It’s no secret that export markets have been the growth platform for Australian horticulture through the last decade. In the period from 2013 to 2021, fresh fruit, vegetable and nut exports have increased in value by $1.35bn, representing 33% of total growth across the sector.
While labour shortages, constraints on freight and varied market sentiment driven by the COVID-19 pandemic have posed key challenges to industry, the quality of Australian produce has continued to be acknowledged in price compared to its Southern Hemisphere competitors.
To complicate this picture, several factors are likely to increase volatility in the short to medium term across these markets. While the availability of transport options to export markets is likely to continue globally, this is likely to favour shorter transit times of Australian exports to many of its largest trading partners over their South American competitors. Counter to this, uncertainty over the developing conflict in Eastern Europe is likely to divert trade and increase competition into other export destinations.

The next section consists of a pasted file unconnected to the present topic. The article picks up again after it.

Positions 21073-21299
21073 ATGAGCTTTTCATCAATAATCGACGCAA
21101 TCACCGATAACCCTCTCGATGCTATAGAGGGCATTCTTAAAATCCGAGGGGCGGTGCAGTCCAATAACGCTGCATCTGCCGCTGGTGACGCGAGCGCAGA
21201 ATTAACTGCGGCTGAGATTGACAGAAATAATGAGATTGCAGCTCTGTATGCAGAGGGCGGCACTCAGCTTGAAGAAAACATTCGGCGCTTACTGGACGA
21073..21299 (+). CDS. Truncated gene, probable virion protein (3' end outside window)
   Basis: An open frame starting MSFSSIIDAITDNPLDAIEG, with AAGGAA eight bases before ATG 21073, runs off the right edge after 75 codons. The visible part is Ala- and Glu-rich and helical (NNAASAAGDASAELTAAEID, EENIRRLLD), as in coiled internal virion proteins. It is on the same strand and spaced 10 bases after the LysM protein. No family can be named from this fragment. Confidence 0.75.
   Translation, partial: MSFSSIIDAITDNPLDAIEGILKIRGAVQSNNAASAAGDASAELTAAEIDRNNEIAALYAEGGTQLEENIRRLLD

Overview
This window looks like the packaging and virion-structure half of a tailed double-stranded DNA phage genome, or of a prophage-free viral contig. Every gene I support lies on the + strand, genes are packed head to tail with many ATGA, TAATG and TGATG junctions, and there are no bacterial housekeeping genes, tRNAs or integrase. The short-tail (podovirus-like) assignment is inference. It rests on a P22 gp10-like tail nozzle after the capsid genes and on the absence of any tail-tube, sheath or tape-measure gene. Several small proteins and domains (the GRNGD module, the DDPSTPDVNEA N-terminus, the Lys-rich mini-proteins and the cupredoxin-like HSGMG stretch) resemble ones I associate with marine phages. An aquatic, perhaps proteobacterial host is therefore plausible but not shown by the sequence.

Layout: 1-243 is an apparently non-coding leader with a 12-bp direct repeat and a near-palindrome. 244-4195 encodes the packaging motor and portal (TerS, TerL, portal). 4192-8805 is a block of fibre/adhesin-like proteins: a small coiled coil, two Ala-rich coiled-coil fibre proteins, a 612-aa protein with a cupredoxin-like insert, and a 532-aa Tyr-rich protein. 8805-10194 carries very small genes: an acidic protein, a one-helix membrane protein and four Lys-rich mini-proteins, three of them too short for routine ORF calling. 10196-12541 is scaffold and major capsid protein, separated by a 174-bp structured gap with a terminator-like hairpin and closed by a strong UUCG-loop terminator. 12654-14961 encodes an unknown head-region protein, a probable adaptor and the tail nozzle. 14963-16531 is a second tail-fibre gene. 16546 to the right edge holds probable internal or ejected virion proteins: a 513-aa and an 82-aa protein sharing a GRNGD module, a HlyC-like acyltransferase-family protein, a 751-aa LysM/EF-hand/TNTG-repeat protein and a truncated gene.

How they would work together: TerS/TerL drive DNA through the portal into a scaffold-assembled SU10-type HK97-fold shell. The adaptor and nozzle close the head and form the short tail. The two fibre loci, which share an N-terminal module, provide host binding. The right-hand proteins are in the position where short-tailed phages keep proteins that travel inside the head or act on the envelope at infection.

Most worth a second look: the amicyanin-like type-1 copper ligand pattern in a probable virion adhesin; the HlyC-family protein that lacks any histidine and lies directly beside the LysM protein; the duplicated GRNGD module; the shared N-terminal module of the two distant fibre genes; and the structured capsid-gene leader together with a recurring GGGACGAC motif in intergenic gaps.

For continued development of Australian exports, an increased understanding into these markets is required to guide targeting efforts. However, maintaining advantages required for extension into these markets will require enhanced understanding into the price and volume performance of Southern Hemisphere competitors, along with their production seasonality.
With many export markets maturing beyond frontier access, a higher level of intel will be required for the next stage of Australian export development.